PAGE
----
E212: British Literature since 1760

The Romantic Understanding of Nature
by Al Wlecke / Al Drake

Al Drake | Uni Hall 329 | Th. 6:00-7:00 | ajdrake@ajdrake.com

a) Romantics consider "nature" as the antithesis of inherited and institutionalized practices of thought, self-alienated ways of making sense and assigning values and priorities.

b) They also see it as a substitute for traditional religion. By the mid-Victorian Period, "doubt" becomes endemic to the whole middle class. Religion is a source or moral knowledge, a source of faith that the world is intelligible.

c) Romantic "nature" is a vehicle for self-consciousness. The Romantics' preoccupation with natural phenomena amounts to a search for the true self, for one's real identity. See Thoreau's Walden Pond: "the wilderness is the salvation of the world." Nature makes people know what they truly are, what god wants them to be.

d) Nature is a source of sensations--healthy feelings. It is therapy for a diseased, overcivilized heart. Humans can discover emotional health in nature. Such health leads to moral and spiritual clarity.

e) Nature is a provocation to a state of imagination. Sensation leads to imaginative vision. See, for example, the poem, "I Wandered Lonely as a Cloud." The speaker is traveling through nature when something stops him. He becomes Geoffrey Hartman's "halted traveler." What stops him? "a host of golden daffodils." Notice the Miltonic, biblical connotations of the word, "host." In this poem, sensation (the perception of the daffodils) transforms itself into vision.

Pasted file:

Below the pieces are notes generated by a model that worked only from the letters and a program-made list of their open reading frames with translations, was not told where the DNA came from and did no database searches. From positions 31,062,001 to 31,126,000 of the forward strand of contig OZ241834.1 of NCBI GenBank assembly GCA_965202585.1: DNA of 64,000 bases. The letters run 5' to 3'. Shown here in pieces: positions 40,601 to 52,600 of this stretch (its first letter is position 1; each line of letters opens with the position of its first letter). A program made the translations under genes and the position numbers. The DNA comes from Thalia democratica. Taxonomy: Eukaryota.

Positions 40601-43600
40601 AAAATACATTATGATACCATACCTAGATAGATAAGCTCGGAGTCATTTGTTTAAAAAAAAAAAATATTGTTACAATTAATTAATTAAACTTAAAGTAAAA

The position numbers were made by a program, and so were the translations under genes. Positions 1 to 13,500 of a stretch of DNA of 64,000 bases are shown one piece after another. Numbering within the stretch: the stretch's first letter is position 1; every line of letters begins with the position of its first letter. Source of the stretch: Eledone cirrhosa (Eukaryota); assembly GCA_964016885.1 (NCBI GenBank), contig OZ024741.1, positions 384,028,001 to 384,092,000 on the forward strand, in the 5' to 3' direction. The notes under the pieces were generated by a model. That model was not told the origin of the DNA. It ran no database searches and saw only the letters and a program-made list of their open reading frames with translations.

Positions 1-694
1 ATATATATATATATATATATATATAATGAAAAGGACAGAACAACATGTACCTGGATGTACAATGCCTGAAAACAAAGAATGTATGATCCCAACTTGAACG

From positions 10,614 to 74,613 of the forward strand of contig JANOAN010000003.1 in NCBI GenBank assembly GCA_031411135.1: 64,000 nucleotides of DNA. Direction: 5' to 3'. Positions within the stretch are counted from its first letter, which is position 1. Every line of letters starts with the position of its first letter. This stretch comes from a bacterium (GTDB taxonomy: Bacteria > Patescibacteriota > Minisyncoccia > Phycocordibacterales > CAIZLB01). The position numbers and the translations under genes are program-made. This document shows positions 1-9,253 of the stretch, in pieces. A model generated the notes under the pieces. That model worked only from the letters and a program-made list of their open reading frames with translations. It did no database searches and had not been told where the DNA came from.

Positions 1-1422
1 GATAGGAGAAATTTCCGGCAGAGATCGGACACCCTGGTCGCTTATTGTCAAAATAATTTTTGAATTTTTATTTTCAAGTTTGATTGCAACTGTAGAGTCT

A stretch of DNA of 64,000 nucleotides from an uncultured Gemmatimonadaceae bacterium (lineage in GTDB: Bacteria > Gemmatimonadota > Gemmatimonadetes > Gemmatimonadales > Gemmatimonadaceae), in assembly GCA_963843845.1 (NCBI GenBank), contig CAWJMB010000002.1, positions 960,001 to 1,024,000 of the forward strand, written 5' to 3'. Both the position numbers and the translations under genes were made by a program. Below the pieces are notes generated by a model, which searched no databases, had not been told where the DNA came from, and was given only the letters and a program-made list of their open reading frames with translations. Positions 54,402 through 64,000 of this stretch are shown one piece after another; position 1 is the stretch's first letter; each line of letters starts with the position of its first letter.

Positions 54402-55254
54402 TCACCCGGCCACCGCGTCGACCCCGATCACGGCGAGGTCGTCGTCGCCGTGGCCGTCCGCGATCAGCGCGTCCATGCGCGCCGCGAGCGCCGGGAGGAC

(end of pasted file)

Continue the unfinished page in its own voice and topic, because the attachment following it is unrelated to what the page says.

f) Romantic "nature" is an expressive language. As in "The Solitary Reaper," natural images provide us with a way of thinking about human feelings and the self. So the natural image is at the same time an expressive one. (For example, if a tree can survive a great storm, the person who perceives it can survive his or her own trials.) Wordsworth uses mimetic language to describe or imitate nature. But at the same time, his mimetic imagery expresses something about the speaker's reaction. "The Solitary Reaper," for example, is about the speaker's emotional reaction to the Reaper's song: the poem's natural images represent an overflowing mind.